CLINTON — The Jack Metcalf Ferry Terminal in Clinton was dedicated Thursday by some of the people the congressman from Whidbey cared most about.
“We always thought this would be a wonderful tribute to my father, who traveled the ferries every day,” said his daughter Ann Bowman.
Metcalf, who served as a Republican from 1960 to 2000 in both the state legislature and U.S. House of Representatives, passed away last year. A number of his friends from both sides of the aisle helped get the ferry terminal renamed in his honor.
Bowman recalled that her father used the ferry to prepare for the day’s work on the way over and wind down coming home.
“Dad understood the value and importance of the ferry to Whidbey and other ferry-served islands.
“This is an incredible honor and it means so much to the family,” she said.
Metcalf moved to Whidbey Island when he was 9 months old and his wife Norma still lives in the house they built together; he graduated from Langley High School in 1945 before college and had a 54-year career as a teacher and public servant.
Chris Strow, who was Metcalf’s deputy chief of staff during his legislative years, noted this might be the last time people would publicly gather to honor the man.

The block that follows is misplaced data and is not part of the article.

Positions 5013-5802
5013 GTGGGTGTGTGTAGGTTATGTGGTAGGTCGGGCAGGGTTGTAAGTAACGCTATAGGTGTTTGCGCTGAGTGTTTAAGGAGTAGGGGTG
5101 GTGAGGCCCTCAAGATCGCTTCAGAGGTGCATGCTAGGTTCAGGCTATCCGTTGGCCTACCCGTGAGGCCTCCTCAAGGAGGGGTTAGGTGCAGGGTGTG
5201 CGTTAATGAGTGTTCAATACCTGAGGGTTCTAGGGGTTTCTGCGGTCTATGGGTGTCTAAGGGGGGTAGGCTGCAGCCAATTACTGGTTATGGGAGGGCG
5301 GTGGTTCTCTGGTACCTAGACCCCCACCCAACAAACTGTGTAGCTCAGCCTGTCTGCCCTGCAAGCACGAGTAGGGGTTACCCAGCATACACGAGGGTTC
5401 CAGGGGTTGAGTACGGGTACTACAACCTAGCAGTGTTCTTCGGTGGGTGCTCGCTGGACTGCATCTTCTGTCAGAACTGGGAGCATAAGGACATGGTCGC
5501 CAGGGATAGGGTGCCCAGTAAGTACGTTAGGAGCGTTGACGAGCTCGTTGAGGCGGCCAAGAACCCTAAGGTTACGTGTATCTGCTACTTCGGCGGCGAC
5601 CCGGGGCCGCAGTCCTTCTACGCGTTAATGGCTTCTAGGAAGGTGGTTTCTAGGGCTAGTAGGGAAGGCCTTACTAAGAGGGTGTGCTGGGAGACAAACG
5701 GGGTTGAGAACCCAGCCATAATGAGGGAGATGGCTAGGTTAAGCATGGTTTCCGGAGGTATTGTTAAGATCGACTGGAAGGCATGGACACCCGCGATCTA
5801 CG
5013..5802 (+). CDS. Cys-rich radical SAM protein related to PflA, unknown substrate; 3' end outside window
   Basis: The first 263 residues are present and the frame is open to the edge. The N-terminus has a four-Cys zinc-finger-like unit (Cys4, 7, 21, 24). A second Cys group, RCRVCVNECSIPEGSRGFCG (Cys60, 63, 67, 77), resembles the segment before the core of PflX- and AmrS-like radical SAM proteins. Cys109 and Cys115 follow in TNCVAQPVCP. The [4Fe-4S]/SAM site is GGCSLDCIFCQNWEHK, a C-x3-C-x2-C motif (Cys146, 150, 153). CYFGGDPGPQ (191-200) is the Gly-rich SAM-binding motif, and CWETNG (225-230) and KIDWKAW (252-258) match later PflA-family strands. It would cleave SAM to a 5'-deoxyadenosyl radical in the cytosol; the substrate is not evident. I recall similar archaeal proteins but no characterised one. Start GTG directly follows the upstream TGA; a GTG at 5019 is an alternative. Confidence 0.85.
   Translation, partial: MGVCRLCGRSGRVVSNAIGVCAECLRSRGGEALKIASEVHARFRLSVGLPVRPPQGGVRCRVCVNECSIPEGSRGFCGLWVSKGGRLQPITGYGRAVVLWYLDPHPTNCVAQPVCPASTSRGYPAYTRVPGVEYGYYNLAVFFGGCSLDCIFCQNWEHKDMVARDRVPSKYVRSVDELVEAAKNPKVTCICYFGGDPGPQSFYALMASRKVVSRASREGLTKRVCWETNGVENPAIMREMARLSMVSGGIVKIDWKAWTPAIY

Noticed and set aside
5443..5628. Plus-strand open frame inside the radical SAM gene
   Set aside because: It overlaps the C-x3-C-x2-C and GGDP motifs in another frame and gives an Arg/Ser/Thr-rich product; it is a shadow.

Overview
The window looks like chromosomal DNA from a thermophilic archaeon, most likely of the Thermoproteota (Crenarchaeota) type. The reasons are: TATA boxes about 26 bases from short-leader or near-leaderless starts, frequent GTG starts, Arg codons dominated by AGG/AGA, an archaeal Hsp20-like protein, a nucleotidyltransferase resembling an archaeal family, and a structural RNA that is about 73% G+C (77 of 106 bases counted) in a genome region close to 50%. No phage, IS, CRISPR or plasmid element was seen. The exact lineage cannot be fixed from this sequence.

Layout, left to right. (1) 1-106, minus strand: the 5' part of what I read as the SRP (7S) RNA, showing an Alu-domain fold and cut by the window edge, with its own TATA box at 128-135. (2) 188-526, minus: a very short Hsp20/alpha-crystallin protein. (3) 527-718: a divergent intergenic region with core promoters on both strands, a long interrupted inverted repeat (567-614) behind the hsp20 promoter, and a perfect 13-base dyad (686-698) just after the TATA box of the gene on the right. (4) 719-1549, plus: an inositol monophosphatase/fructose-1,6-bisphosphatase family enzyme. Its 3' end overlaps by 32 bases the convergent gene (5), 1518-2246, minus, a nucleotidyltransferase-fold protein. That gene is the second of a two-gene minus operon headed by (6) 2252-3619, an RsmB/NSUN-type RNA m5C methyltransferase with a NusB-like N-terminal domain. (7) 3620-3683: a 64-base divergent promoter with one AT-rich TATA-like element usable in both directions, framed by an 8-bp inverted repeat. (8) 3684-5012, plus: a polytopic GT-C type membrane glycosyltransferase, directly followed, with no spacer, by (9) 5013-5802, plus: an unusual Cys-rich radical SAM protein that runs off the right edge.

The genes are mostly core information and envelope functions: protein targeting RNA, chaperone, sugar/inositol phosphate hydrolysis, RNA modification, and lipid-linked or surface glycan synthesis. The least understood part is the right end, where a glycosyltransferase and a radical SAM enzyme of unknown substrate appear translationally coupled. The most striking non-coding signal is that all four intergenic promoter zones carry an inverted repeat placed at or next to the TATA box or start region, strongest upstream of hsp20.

“I’m carrying a little heartbreak with me today,” he said.
Sen. Mary Margaret Haugen, D-Camano, was instrumental in getting the state Department of Transportation to agree to the name switch — the terminal is the only one in the ferry system named after a person.
“Jack and I were from differentpolitical parties,” Haugen said. “But we worked together in the legislature and it’s very appropriate that this terminal is named in his memory. It’s the right thing to do.”
Then Haugen introduced the star of the day.
“Behind every great man, there’s a great woman, and that’s you, Norma,” she said.
With that, Norma Metcalf unveiled two plaques that will be installed in the Clinton terminal building next to a picture of her husband wearing his trademark plaid flannel shirt.
“Today is a high point for our family,” she said.
One plaque simply says Metcalf was a “fisherman, hunter, teacher, U.S. Congressman and ferry commuter.”